Slowly, laboriously, Colossus turns his head. His beady eyes lock onto mine and I take a step forward, trying desperately to force my heart out of my throat and back down into my body. Had I bothered to do my Religious Education homework, I might have thought of David and Goliath – instead, I simply think that I am doing the right thing.

For Tariq, I think, hand reaching for more ammunition. Before I can, however, a cacophony of stones launches into the sky above; brash and savage, careening through the air – some hitting the house, others the garden, the car, ourselves – and Jessica is whooping in some sort of demented dance, screeching, limbs whipping and cracking through the air as she launches handful after handful of earth-matter, pebbles gone, ripping up chunks of dirt and grass with raw fingers.

“HEY!”, Colossus screams, head jammed out the window, that ferocious baritone enough to pull her out of her revelry. “I’ve spoken to one o’your parents already, and I can do it again – to bothofyerz. There’s women and children sleeping, so piss off.”

Bested again.

Round three.

Jessica stands in my kitchen, buttering thick slices of Vienna bread, lavishing them with Vegemite and smashing them together as I rifle through our upstairs attic. A-hah. I return, all smiles, with two deck chairs. I have the perfect plan.

Once more we march some hundred metres down the road, me with chairs in hand, Jessica with sandwiches, trashy magazines pilfered from her parents’ toilet collection and a 2 litre bottle of coke – no glasses.

Humming a jaunty tune, we turn the corner and begin to set up our chairs on the nature-strip out front of the offending house. The sun has begun to hang low in the sky, and though neither of us are particularly hungry, we unwrap our sandwiches and make a show of eating them, eyes fixed on the prize. After all, stone-throwing is deviant behaviour. But sandwich-eating? That’s practically our right. As Australians.

We eat slowly, savouring each saltine bite with fanatic, vocal worship – “Mmm! MMM! Isn’t this DELICIOUS?!”. The house – enemy front – remains silent, dead: windows darkened and reflecting our own Vegemite-smeared faces in the half-light of the early evening. Their car is gone – perhaps they’re out? But no. Once more, I spy movement in the epileptic sputter of the kitchen’s lightbulb.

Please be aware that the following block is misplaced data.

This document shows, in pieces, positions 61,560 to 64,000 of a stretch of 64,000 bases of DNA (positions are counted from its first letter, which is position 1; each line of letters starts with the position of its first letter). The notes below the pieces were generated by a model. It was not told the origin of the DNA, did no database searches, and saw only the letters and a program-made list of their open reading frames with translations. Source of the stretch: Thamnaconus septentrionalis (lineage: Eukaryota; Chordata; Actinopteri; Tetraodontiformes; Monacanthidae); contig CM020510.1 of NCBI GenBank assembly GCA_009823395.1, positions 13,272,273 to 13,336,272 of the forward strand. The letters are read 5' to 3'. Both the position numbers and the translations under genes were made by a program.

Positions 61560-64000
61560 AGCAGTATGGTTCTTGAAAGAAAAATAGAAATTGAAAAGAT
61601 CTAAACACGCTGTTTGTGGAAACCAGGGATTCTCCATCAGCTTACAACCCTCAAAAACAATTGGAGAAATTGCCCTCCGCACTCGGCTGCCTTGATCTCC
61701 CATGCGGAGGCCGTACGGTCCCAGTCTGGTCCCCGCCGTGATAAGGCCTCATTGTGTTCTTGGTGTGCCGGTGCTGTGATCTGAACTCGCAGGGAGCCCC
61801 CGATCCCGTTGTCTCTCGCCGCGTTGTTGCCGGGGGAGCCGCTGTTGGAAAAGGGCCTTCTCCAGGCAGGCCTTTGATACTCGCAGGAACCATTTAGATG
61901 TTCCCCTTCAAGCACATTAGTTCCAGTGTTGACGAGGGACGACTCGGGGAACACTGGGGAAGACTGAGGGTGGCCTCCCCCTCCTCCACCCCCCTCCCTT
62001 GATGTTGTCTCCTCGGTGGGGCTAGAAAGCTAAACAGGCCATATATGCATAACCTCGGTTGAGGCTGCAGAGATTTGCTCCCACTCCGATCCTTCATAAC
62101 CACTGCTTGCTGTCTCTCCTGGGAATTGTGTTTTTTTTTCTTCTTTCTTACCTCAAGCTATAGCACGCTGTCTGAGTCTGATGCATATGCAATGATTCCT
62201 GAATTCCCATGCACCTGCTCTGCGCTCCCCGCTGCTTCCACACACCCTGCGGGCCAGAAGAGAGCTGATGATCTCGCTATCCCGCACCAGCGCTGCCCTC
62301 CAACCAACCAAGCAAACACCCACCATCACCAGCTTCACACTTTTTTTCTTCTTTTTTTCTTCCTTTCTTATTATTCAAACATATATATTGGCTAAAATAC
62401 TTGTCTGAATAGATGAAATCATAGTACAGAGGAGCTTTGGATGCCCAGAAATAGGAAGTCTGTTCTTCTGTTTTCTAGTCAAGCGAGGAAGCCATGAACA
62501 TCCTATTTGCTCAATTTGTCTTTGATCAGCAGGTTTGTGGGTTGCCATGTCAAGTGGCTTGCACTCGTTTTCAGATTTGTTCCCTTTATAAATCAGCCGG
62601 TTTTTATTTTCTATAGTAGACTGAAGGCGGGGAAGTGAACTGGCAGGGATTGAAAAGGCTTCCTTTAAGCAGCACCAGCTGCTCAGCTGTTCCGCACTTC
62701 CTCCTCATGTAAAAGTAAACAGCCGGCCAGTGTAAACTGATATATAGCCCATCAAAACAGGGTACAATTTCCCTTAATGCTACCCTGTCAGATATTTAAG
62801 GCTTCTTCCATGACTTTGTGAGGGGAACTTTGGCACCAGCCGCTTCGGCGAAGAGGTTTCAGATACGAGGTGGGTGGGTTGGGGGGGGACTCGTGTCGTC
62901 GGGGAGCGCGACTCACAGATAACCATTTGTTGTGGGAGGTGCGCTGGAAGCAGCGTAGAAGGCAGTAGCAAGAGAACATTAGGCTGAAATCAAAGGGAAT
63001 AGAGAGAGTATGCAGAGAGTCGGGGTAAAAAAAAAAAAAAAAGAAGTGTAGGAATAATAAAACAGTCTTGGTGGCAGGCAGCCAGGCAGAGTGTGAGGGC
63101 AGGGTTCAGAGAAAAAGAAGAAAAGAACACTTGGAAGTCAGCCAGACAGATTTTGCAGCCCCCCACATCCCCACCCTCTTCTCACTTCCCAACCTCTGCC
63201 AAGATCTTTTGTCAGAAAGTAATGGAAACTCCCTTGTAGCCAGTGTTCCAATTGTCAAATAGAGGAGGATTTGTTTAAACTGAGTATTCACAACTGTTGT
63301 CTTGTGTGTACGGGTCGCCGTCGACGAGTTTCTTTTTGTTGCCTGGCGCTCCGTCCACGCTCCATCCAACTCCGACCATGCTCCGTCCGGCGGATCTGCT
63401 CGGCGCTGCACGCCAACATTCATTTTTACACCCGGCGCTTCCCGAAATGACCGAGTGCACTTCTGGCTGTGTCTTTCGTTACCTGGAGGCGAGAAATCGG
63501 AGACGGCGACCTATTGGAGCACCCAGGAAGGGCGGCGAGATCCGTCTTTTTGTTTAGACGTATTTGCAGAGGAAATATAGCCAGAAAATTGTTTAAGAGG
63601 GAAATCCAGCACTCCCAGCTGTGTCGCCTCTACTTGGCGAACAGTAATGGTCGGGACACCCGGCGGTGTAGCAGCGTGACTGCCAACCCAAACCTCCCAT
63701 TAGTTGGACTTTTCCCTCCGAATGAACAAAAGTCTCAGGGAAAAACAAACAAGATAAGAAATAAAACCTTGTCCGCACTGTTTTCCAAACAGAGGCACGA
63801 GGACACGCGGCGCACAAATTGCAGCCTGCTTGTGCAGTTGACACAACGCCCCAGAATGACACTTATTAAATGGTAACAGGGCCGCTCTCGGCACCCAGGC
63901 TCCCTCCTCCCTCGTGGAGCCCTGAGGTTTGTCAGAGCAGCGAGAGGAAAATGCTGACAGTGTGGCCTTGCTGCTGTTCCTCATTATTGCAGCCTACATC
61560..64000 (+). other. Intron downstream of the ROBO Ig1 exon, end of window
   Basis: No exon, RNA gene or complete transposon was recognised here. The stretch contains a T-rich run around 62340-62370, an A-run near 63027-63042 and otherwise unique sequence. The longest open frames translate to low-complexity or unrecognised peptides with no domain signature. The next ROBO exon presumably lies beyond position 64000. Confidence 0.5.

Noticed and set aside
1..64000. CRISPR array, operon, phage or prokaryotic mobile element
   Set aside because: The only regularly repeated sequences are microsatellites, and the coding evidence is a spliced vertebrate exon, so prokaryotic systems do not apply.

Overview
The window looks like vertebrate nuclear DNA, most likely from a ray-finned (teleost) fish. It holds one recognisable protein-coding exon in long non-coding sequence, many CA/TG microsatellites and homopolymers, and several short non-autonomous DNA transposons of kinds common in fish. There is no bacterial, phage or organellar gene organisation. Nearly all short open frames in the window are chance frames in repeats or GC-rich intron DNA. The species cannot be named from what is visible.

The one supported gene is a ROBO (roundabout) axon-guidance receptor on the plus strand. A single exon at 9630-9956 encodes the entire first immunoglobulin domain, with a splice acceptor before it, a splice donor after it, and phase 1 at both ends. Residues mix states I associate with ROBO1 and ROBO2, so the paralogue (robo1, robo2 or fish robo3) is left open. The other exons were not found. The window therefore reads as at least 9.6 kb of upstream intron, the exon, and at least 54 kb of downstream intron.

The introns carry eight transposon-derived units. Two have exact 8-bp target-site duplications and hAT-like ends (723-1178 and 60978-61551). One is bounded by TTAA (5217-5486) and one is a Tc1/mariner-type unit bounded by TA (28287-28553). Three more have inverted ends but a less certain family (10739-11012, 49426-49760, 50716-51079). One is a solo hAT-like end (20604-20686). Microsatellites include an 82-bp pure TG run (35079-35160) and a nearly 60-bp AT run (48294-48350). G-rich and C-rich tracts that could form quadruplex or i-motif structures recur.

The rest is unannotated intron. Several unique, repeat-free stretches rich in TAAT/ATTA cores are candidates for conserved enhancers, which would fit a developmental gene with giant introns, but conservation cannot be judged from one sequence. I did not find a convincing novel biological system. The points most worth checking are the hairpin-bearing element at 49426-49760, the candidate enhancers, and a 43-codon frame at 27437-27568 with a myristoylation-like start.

It’s him, I think. Let’s see what he has to say now.

In the window, perfectly framed, stands a young, brown-haired woman, eyes bleary from sleep, hair knotted tight in an explosion of frizz, a chubby baby slung over her shoulder. She’s reaching for something, something out view – but as she does she notices the two kids on her lawn and starts, her face but for a second running the gamut of fear and confusion.

“Would – you – like – some – Coca – Cola?”, Jessica bellows, attempting for suavity but sounding more like the carer of a disabled child. At this, the woman laughs – silently behind the glass, her ivory smile seeming to fill up the kitchen – and waves at us, turning away to grab at something else.

I swallow, slowly, the sandwich suddenly turned to ash in my throat, and stand, nauseous hands grabbing out at the deck-chair behind me. The woman pops her head back in to flash us another smile, but it’s her flash of dread that stays with me: face creased up in uncertainty, shock, lines circling hard and fast round the waste of sleep still stuck in her eyes. The same dread I’d seen in my mother’s eyes; in Tariq’s, and the knowledge that I’d caused all three.

As I pack – Jessica’s confusion, younger than mine, ringing on dead ears – I empty my pockets, just to make sure.

A single pebble, grey and innocuous, free-falls out and hits the ground.

That’s that, then.


Leave a Reply

Fill in your details below or click an icon to log in: Logo

You are commenting using your account. Log Out /  Change )

Google+ photo

You are commenting using your Google+ account. Log Out /  Change )

Twitter picture

You are commenting using your Twitter account. Log Out /  Change )

Facebook photo

You are commenting using your Facebook account. Log Out /  Change )


Connecting to %s

%d bloggers like this: